Whatever happens in the days, weeks, and months to come, though, one of the most insidious threats embedded in Clark’s cynical Throne Speech is a deeply disturbing conception of politics. Premier Clark has, in effect, tried to reduce politics to mere management and power; by raiding the NDP and Green platforms with abandon, by taking policy ideas that happen to be popular now, and by arguing that she is just borrowing the best bits from each party, she has indicated that deep and persistent ideological differences, which are reflective of real differences that one should expect and even celebrate in a pluralist democracy, are trivial concerns when power is at stake. Clark has stitched together a Frankenstein’s monster that she claims she’s best suited to command. What could go wrong? After all, everything turns out okay in Frankenstein, right?
The Premier’s vision of politics presented in the Throne Speech is post-political; she’s imagining a world where parties are mere brokers of the public will of the moment, interchangeable except for their respective management expertise, and the only questions relevant to politics is how to gain and keep power, alongside some technical questions about how to implement whichever policies happen to be fashionable at the time. Clark’s approach to politics is dangerous, not only because it’s hopelessly and shamelessly cynical, but also because it’s disrespectful and unhelpful to voters who rely on parties as aggregators of ideas that lead to policies they like. Reducing politics to mere whims of the moment, technocratic management concerns, and Machiavellian power struggles undermines parties and productive partisanship as helpful touchstones for voters while also pretending that there aren’t very real and very persistent disagreements in our society that cannot be reduced to technical questions of “how” and “by whom,” rather than “what” or “why.”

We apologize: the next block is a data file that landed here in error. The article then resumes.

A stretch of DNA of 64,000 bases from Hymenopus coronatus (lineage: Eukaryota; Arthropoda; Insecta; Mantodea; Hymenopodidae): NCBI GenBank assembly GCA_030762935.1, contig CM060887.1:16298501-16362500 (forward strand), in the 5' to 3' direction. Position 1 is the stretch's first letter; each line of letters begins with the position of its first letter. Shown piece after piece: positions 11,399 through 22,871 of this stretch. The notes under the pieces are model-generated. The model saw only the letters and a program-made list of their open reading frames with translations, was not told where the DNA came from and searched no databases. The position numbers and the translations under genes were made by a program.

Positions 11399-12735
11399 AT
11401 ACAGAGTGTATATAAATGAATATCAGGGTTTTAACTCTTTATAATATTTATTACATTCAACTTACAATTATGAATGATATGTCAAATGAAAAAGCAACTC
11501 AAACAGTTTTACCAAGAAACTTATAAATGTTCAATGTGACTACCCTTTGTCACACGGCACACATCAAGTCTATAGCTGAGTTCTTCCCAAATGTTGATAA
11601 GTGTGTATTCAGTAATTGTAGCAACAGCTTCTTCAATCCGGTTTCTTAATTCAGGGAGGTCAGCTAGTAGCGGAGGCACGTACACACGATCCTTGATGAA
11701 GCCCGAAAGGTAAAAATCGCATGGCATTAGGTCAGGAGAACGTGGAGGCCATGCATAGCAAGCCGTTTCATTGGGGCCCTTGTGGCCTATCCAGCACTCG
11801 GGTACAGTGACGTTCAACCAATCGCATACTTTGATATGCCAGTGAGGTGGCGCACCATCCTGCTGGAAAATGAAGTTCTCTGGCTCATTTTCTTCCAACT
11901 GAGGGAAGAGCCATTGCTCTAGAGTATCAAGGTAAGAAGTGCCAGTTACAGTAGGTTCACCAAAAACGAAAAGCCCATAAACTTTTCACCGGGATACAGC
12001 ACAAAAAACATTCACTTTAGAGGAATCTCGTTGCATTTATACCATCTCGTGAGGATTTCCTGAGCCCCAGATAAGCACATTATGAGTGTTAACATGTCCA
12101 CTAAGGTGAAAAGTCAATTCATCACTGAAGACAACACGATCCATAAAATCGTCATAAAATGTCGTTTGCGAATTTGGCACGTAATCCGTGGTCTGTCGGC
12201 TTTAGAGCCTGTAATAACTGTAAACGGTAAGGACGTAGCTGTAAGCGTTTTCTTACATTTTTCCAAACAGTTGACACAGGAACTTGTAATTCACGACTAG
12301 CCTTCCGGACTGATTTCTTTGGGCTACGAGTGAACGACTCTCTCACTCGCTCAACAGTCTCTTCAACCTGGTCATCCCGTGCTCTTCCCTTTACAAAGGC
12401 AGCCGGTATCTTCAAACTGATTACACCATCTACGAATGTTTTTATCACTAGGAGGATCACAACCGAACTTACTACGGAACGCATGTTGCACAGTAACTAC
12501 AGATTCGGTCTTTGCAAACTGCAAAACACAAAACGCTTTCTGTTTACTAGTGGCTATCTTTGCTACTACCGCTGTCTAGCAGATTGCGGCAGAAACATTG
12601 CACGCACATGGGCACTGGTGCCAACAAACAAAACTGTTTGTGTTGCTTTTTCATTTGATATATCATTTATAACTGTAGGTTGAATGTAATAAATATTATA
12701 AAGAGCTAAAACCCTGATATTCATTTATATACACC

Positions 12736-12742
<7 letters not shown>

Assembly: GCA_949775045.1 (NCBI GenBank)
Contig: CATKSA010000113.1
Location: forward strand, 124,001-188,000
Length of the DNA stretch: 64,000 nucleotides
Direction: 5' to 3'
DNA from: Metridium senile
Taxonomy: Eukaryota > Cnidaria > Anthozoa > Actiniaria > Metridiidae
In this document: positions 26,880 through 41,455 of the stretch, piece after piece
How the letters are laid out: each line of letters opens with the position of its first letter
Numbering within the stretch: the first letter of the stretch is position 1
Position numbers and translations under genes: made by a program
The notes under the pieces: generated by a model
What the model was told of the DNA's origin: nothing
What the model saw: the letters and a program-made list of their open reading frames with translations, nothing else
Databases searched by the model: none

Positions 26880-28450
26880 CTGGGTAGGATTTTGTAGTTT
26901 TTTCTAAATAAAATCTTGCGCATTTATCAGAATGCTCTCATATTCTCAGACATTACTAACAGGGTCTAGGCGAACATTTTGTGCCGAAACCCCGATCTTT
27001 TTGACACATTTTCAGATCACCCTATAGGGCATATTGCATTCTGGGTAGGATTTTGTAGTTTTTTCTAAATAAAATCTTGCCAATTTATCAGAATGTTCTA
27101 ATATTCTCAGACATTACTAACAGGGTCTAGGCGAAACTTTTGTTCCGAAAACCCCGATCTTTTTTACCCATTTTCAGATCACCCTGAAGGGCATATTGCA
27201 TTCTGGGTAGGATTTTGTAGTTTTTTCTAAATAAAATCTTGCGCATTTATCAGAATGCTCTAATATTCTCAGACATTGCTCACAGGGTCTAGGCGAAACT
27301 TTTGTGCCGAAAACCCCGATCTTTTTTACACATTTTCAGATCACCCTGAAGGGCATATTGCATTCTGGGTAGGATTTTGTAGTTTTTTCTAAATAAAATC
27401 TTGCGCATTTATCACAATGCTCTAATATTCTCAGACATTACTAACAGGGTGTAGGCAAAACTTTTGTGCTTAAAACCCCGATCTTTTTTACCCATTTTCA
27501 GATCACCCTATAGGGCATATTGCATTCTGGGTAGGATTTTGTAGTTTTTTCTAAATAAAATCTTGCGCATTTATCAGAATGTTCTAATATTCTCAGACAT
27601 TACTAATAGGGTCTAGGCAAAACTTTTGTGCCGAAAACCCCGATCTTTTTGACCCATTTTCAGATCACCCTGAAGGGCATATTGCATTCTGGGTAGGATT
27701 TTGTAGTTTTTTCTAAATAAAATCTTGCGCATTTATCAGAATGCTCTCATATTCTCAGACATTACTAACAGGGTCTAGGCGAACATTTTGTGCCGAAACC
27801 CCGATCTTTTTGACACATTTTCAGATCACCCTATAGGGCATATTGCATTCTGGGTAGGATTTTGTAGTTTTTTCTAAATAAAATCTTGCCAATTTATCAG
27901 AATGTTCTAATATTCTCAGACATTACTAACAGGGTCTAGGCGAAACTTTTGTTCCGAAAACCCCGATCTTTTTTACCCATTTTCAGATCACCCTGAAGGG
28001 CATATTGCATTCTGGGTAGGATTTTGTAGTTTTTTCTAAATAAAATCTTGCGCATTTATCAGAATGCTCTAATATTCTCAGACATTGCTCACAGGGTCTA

British Columbians will survive this frustrating and embarrassing chapter in the history of our politics. Citizens are not fools, and our system of government remains, as ever, plenty sound—if not quite as inclusive and participatory as it might be. Indeed, I believe Clark’s cynical gambit will fail, and we’ll all move on.
And yet, we shouldn’t forget what happened with this speech from the throne. That speech represents the worst of a short-sighted, desperate, and cynical kind of politics. In the future, leaders ought to hold it up as an example of what we should all strive to avoid in civic life. If we can do that, perhaps some good will come from this sad mess.